Graduate students need to learn to define and limit their research agendas while they are producing their doctoral dissertations. Nevertheless, many never grasp the fact that the research they produce for their dissertations is likely to guide them through their first faculty positions. Beginning a research section to the portfolio, ideally in the first year of graduate work, can help graduate students better define and refine their interests, topics, and publications. The process of writing about one’s research in an objective way while still a graduate student is bound to lead to a more solid and well-planned lifetime research agenda. Maintaining and updating one’s yearly research plan in a portfolio is an excellent method for clarifying one’s research path.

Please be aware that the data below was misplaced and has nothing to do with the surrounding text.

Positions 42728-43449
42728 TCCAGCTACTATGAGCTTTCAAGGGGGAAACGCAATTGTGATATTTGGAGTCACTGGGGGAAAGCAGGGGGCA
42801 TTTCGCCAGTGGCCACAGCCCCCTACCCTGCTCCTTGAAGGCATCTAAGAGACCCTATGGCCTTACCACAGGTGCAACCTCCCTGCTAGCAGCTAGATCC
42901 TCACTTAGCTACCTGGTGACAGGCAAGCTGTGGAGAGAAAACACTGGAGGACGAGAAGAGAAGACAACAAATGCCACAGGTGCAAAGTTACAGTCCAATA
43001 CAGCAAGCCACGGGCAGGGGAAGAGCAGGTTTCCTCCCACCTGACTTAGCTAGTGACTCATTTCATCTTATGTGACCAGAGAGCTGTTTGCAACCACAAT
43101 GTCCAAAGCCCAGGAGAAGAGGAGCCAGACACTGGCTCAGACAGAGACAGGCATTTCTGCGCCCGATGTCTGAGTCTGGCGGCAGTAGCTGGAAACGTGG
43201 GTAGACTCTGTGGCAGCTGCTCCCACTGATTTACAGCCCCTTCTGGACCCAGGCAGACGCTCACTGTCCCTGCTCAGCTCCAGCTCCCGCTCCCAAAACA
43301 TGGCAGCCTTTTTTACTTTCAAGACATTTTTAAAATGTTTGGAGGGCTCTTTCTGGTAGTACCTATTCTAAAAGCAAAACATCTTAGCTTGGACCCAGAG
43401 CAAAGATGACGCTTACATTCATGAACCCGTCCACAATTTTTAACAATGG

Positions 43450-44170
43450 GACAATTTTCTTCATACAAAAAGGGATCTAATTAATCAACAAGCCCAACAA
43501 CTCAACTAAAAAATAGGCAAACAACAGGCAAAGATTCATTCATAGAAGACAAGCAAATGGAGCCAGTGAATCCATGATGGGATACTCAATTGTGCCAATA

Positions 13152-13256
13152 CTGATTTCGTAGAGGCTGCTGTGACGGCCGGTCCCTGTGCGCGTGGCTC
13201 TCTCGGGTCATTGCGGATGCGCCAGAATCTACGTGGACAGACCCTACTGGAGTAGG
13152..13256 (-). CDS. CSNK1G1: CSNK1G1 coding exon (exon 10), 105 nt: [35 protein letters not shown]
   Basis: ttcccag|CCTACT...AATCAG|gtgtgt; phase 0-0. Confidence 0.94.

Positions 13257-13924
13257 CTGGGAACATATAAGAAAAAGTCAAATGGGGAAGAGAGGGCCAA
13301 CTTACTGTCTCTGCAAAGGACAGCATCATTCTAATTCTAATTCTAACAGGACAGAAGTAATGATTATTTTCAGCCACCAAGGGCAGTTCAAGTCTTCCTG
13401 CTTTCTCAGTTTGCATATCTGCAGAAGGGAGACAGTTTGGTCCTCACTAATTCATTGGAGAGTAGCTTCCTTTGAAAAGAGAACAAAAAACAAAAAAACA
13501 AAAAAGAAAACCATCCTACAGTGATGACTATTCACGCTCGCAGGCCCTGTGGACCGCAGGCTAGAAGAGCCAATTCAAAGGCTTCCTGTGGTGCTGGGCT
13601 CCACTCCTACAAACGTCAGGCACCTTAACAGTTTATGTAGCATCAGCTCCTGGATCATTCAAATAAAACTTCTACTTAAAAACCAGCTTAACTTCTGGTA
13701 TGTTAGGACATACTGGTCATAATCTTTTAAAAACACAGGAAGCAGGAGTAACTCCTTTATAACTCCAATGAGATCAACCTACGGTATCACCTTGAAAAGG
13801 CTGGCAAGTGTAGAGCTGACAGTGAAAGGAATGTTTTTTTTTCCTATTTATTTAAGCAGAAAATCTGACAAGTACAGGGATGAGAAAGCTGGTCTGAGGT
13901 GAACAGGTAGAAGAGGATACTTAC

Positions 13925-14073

The teaching portfolio should be condensed, clear, well written, and focused on the position and institution that the graduate student job seeker is interested in. Materials should be reduced to the latest three-year span of the individual’s career. They should be organized clearly, using a table of contents with illustrative headings that help the reader navigate his or her way through the material. The narrative should read like a carefully crafted paper on the individual who wrote it. This means looking at one’s self objectively, examining one’s own strengths, weaknesses, contributions, products, and performance. Developing a personal voice and point of view that is sincere and representative of one’s own style and methods is indispensable. The portfolio should be accessible and interesting to any faculty member on the hiring committee and short enough to be read quickly. Supportive documentation should be carefully selected, minimal, and powerfully illustrative of the teacher’s personal style and contributions.